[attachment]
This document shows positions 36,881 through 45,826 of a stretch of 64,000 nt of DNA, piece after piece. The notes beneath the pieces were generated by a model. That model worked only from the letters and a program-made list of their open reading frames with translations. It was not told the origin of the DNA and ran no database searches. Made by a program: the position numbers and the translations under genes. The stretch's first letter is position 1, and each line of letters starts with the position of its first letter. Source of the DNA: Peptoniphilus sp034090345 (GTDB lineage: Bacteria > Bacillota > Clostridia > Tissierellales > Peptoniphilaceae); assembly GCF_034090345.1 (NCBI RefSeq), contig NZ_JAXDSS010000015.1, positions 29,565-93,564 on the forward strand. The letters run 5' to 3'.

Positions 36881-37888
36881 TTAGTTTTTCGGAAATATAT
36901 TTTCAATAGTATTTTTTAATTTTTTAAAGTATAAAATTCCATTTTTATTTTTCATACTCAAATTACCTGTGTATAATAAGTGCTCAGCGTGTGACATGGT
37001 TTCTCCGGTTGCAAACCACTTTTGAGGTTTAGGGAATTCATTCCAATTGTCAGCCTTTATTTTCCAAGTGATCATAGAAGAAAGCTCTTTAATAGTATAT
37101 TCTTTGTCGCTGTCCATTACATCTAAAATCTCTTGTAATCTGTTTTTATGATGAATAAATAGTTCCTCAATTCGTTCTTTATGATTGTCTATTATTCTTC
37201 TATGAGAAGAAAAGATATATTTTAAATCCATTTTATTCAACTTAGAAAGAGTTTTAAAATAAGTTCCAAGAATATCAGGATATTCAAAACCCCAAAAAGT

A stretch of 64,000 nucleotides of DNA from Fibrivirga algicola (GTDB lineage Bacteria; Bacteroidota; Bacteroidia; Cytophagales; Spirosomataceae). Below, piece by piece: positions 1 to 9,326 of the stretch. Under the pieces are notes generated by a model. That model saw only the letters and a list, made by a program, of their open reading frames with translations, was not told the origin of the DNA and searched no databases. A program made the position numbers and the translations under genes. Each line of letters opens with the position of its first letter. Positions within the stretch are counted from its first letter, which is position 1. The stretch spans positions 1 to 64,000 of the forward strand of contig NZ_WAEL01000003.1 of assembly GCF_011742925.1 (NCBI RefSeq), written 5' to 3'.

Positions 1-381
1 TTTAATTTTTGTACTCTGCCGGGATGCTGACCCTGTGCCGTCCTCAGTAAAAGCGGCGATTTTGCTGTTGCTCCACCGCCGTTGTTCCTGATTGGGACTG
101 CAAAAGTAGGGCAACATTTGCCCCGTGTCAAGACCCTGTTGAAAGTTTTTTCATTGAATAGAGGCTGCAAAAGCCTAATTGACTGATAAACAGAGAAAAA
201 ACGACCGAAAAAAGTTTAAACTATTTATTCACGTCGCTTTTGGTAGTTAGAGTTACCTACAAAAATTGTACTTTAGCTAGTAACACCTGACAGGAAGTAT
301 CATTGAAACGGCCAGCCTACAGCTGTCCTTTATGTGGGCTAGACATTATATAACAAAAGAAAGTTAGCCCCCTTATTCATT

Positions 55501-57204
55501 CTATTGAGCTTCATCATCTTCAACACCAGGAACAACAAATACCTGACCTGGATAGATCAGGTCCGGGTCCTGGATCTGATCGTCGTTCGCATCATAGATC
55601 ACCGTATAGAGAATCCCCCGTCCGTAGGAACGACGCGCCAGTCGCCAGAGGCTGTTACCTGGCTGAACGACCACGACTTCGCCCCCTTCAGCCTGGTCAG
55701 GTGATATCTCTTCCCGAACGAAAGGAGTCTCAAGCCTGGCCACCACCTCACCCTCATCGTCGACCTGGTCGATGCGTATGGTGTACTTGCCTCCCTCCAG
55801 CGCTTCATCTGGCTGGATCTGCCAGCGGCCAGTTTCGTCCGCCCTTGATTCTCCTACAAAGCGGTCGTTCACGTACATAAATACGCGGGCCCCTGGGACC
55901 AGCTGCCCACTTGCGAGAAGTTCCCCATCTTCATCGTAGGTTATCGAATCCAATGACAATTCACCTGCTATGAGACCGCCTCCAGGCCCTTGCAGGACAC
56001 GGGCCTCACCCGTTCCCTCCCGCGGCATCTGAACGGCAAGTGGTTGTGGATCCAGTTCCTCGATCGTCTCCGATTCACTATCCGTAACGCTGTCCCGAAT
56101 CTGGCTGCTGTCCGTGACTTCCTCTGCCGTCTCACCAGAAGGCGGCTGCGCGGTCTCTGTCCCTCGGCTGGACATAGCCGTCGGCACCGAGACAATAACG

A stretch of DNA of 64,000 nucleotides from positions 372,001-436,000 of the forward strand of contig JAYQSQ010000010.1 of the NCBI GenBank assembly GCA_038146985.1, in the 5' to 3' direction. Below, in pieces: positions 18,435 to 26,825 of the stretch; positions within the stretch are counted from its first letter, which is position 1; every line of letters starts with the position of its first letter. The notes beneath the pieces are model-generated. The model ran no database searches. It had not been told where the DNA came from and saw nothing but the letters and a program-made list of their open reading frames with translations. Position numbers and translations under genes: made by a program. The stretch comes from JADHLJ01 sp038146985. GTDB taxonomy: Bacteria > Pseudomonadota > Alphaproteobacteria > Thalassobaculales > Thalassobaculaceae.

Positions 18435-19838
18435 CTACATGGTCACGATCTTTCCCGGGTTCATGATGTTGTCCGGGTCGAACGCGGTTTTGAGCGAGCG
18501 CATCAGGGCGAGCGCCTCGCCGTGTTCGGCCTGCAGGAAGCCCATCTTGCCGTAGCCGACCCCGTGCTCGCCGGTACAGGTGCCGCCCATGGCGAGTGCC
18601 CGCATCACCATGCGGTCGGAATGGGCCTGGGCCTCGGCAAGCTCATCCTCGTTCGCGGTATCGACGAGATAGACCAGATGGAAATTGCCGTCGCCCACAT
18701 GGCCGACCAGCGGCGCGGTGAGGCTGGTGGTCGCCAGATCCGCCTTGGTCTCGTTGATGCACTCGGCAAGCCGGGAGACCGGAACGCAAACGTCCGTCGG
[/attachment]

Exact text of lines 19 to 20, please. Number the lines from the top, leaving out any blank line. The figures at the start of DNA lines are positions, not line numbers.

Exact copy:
55901 AGCTGCCCACTTGCGAGAAGTTCCCCATCTTCATCGTAGGTTATCGAATCCAATGACAATTCACCTGCTATGAGACCGCCTCCAGGCCCTTGCAGGACAC
56001 GGGCCTCACCCGTTCCCTCCCGCGGCATCTGAACGGCAAGTGGTTGTGGATCCAGTTCCTCGATCGTCTCCGATTCACTATCCGTAACGCTGTCCCGAAT